Making the Mental Shift From Technician to Entrepreneur

If you’ve launched a freelance writing business, there’s a good chance that you have some degree of confidence in your writing skills.

Otherwise, you would have chosen some other kind of freelance business! (Just think, you could have started a landscaping business! Or opened a child care center!)

But even though you’re a good writer, that doesn’t make you a good entrepreneur. Part of being a good entrepreneur is looking beyond your day-to-day technical work and thinking strategically about your businesses.

And that means doing some thinking about your big WHAT and your big WHY.

Your Big WHAT (i.e. Your Mission)

I’ve never been much of a mission statement guy. But that’s changed over the past few years as I’ve realized that your mission statement is a key component of business success. When done right, it guides everything you do in your business. It gives you the compass, the “true north,” that you need to ensure you’re making good decisions.

Think of your mission as your “Big WHAT.” It’s what you want to accomplish from a big-picture perspective.

It doesn’t address the “why” or the “how” (that comes later). It’s just the “what.”

When I was writing full-time for clients as a freelancer, my mission was very simple:

To become a trusted partner and key member of my clients’ marketing team by delighting them with my work and commitment to their success.

Now that my business has changed, I’ve revised my mission:

To help writers and copywriters earn more in less time doing work they love for better clients. 

That’s what guides my big-picture, strategic decisions today.

Your mission doesn’t have to be tangible and measurable. It’s more of an ideal. A “when in doubt, this is what I ultimately want to accomplish…” thing. But you do want to write it down.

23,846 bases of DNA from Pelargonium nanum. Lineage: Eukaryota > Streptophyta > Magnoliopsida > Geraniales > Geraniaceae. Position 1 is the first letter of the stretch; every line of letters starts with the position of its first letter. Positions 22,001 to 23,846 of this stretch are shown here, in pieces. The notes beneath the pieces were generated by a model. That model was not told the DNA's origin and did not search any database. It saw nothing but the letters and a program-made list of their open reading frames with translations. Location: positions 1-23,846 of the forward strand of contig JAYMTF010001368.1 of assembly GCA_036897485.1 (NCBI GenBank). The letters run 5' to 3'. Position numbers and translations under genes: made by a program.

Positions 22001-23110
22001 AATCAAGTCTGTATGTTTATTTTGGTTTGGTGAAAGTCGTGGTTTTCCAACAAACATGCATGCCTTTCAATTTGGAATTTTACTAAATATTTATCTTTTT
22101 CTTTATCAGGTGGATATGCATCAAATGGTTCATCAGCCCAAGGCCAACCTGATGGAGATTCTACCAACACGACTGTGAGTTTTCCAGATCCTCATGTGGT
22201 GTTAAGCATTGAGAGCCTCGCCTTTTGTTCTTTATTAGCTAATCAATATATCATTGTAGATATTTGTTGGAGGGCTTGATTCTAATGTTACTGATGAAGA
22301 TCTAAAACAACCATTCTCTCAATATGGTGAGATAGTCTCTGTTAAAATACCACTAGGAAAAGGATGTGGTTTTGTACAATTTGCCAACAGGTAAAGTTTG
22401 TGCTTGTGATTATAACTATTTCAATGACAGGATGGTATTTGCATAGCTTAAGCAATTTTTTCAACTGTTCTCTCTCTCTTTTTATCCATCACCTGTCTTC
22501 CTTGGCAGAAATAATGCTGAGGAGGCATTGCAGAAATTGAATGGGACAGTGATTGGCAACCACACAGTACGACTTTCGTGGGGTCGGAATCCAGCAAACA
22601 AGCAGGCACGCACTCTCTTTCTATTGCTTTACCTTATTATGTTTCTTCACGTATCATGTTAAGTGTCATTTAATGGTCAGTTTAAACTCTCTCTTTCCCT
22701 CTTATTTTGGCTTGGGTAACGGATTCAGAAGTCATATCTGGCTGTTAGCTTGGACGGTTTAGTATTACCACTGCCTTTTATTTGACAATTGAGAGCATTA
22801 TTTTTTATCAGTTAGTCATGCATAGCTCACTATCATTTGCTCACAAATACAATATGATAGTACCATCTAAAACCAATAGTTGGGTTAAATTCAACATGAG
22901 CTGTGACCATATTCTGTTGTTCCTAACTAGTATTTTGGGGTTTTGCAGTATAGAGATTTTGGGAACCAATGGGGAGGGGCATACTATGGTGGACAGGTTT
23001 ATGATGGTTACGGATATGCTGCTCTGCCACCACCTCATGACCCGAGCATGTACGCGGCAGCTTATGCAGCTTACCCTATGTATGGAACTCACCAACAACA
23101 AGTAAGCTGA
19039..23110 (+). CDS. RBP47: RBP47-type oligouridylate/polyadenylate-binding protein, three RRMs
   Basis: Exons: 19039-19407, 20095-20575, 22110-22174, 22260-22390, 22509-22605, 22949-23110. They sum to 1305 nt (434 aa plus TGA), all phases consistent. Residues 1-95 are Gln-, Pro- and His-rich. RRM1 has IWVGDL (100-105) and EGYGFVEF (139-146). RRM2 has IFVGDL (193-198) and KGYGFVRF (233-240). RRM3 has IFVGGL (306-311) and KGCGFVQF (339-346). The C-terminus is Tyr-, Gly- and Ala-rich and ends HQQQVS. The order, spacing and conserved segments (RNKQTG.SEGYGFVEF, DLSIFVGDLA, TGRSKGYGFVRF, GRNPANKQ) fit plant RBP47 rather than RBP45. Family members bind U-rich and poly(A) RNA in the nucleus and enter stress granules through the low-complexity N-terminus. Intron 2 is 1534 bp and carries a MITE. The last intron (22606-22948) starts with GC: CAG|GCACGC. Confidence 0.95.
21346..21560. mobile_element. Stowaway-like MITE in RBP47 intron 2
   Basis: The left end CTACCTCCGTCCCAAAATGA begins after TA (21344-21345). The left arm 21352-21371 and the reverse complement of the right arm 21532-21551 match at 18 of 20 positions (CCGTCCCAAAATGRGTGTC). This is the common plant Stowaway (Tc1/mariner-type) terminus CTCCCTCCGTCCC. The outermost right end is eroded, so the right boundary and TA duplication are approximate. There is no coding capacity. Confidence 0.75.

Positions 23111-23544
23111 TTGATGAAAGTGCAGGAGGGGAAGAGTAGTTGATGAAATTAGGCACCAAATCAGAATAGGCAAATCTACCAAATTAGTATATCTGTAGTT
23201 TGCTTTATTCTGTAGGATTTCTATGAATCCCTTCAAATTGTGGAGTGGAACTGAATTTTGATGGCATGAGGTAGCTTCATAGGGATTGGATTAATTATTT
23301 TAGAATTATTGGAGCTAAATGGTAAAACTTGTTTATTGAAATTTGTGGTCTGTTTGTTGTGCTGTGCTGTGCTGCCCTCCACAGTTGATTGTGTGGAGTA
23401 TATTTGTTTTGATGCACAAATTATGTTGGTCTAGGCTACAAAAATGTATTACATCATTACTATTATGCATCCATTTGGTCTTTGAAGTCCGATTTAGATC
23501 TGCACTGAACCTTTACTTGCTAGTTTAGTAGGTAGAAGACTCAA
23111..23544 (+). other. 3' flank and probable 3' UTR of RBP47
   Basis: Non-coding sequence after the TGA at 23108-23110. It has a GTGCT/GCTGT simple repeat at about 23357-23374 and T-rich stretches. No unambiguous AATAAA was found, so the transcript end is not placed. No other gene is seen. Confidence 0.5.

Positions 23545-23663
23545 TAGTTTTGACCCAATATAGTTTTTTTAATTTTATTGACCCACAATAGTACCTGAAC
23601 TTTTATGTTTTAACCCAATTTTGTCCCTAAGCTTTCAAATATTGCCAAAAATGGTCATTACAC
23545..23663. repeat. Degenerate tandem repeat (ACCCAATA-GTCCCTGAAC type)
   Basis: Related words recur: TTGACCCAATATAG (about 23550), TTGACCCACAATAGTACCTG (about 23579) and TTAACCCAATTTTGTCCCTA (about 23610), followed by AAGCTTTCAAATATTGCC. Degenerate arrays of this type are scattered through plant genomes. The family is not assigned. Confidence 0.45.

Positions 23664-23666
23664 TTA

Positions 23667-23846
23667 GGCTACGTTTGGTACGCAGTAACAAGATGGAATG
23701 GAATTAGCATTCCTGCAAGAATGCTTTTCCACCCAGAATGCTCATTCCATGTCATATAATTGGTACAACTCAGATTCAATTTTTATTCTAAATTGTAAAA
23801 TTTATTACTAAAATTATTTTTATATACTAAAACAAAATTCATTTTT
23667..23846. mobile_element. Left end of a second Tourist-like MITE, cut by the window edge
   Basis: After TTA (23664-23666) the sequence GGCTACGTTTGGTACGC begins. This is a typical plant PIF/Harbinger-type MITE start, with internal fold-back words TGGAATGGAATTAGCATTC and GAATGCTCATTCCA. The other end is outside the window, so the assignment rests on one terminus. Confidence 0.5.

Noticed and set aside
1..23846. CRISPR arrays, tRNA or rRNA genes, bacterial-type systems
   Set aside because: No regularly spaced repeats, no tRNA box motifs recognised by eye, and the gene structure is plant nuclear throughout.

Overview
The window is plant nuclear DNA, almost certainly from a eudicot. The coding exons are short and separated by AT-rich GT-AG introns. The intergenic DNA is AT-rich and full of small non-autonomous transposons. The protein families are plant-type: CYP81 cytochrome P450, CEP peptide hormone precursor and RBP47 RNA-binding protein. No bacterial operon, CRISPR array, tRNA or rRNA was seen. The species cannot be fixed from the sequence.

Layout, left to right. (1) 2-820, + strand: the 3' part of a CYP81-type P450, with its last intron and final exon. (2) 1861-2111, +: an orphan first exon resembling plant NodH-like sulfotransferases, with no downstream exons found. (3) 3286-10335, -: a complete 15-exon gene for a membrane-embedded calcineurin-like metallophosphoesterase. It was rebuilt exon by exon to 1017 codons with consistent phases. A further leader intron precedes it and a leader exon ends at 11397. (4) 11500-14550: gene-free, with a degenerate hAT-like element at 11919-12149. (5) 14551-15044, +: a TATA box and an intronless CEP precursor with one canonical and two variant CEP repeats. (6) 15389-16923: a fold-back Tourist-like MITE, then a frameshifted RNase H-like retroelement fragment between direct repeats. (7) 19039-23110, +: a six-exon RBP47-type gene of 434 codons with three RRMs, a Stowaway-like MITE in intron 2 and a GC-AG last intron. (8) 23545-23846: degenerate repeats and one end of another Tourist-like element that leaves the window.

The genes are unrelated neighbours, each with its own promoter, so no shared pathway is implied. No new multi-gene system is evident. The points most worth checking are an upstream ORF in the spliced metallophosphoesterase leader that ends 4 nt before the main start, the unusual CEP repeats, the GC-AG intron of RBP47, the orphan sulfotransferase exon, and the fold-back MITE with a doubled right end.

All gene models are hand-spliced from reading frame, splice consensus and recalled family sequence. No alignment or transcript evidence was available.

Here are some questions you can ask yourself to get started:

  • How do you want to be perceived by your clients?
  • How do you want to be known or spoken of?
  • What kinds of results do you want to produce for your clients?
  • How will you differ from your competitors?

(By the way, if you’re looking for a few more introspective questions, here’s a great list I recently put together.)

Once you have clarity on most of these key items, you can start drafting your big WHAT.

Your Big WHY

The next thing you need to do as an entrepreneur is get clear about your “Big WHY.”

If you want to succeed in this business, you need a big, personal WHY. It should be something that will get you out of bed every morning and carry you through the tough times.

My WHY is simple; it has two components. The first one is about my family.

I was in corporate sales prior to going solo. I was doing very well, earning a six-figure income, moving up the ladder. But weekly travel was about to become an inevitable reality for me.

Trouble was, I didn’t want to be away from my wife and kids all the time. I wanted to be a great dad and husband. I didn’t want to be a stranger to my family.

Freelance writing would enable me to do both: earn a great income AND be home every day.

I also have a secondary why. It took me a long time to realize it, but I LOVE building things. I love launching and growing businesses that help people because they add tremendous value to their lives in some way.

I’ve always wanted to make my own decisions. Chart my own course. Have a hugely positive impact on others. And live out my own business values—as opposed to the ever-changing “values” of a company with no heart and soul.

I needed a vehicle to enable me to do this well. My writing business (and now my coaching and training business) has been that vehicle.

Here are some questions to explore your WHY:

  • Why do you do what you do?
  • What are the things that truly drive you?
  • What is your purpose? Why do you feel you were put on this earth?
  • If you suddenly inherited $50 million, what kind of work would you do? How would you spend your days? Why would you do that work?
  • Say you’ve had a very, very difficult week in your business. It’s so bad that you’re thinking of giving up your freelance business and getting a day job. What would keep you from quitting?

Once you’ve reflected on these questions, start drafting your big WHY.

When you’ve written down your big WHAT and big WHY, refer back to them periodically. You might want to post them somewhere in your office as a reminder.

Use your big WHAT and big WHY to guide your decision making and give overall direction to your business.

Having these core values in place will help shift your mindset from technician to entrepreneur—and open up new horizons for your business.